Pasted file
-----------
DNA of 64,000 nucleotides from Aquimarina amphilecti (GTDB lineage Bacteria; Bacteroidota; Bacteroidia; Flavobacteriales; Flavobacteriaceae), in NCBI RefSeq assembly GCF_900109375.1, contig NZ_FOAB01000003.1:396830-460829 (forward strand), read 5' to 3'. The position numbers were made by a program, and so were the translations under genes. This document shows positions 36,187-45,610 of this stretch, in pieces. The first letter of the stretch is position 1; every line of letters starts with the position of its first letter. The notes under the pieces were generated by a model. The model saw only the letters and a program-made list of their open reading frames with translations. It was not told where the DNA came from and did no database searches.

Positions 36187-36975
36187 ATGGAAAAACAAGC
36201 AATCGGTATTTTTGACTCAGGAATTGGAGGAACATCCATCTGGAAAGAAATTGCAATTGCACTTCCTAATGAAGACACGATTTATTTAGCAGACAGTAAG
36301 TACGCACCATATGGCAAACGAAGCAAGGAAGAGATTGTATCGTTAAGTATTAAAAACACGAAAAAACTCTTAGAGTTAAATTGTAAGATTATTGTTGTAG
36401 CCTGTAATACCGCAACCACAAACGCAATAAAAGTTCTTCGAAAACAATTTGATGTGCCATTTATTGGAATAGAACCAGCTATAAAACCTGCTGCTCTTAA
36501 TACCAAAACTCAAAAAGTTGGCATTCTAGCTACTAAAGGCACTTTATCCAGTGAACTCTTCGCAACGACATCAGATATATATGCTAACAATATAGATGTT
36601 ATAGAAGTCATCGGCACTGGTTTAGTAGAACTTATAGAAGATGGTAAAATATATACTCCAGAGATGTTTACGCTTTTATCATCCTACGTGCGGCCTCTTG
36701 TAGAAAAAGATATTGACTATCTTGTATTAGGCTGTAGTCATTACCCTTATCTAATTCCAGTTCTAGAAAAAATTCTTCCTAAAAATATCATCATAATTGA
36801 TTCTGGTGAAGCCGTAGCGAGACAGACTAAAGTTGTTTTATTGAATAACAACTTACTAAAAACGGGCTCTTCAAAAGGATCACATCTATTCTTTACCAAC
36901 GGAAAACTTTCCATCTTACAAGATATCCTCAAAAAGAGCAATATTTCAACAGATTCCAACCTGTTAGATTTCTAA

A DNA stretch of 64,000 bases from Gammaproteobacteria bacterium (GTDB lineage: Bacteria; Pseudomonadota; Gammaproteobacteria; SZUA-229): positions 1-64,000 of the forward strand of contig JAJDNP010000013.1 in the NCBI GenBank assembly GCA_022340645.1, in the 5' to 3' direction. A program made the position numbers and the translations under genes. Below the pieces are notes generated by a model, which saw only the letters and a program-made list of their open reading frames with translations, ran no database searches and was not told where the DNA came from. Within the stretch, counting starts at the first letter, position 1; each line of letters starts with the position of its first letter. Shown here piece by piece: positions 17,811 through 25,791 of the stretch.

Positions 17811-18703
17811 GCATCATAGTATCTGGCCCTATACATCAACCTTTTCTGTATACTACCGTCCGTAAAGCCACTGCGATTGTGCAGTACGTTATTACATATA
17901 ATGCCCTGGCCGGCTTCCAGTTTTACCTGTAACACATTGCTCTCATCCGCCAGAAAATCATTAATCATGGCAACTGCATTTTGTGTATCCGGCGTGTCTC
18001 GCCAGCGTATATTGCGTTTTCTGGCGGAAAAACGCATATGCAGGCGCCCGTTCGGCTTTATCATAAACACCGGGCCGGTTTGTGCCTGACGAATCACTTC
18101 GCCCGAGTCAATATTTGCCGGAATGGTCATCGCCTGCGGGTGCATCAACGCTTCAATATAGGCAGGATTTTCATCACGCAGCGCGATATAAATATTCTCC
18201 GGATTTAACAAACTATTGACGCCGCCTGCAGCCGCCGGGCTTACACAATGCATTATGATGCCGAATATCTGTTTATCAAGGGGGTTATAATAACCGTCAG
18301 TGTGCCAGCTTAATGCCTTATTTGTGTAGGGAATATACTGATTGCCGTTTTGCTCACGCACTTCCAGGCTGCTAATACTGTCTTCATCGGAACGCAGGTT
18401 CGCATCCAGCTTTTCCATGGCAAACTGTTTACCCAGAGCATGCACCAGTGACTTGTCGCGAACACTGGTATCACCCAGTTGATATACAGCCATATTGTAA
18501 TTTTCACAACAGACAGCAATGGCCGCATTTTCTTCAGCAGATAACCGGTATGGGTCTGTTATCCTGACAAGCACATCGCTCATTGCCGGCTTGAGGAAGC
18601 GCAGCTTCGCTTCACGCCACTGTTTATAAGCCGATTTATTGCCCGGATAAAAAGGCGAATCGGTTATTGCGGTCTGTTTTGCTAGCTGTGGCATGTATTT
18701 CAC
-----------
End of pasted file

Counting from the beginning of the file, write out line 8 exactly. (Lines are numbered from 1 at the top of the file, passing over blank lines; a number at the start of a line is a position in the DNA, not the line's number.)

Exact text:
36601 ATAGAAGTCATCGGCACTGGTTTAGTAGAACTTATAGAAGATGGTAAAATATATACTCCAGAGATGTTTACGCTTTTATCATCCTACGTGCGGCCTCTTG